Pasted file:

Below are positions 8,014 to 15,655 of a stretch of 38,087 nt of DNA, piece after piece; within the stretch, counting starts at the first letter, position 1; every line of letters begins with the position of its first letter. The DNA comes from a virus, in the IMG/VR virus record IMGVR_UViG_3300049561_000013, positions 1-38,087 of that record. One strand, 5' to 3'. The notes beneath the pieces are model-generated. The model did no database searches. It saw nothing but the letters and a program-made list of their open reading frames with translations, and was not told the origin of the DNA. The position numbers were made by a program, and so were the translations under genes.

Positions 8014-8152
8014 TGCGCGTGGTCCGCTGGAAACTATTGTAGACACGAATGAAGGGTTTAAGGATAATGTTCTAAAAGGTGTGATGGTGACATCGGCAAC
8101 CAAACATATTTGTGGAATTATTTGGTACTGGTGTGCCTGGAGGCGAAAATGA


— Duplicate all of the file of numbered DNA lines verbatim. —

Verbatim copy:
Below are positions 8,014 to 15,655 of a stretch of 38,087 nt of DNA, piece after piece; within the stretch, counting starts at the first letter, position 1; every line of letters begins with the position of its first letter. The DNA comes from a virus, in the IMG/VR virus record IMGVR_UViG_3300049561_000013, positions 1-38,087 of that record. One strand, 5' to 3'. The notes beneath the pieces are model-generated. The model did no database searches. It saw nothing but the letters and a program-made list of their open reading frames with translations, and was not told the origin of the DNA. The position numbers were made by a program, and so were the translations under genes.

Positions 8014-8152
8014 TGCGCGTGGTCCGCTGGAAACTATTGTAGACACGAATGAAGGGTTTAAGGATAATGTTCTAAAAGGTGTGATGGTGACATCGGCAAC
8101 CAAACATATTTGTGGAATTATTTGGTACTGGTGTGCCTGGAGGCGAAAATGA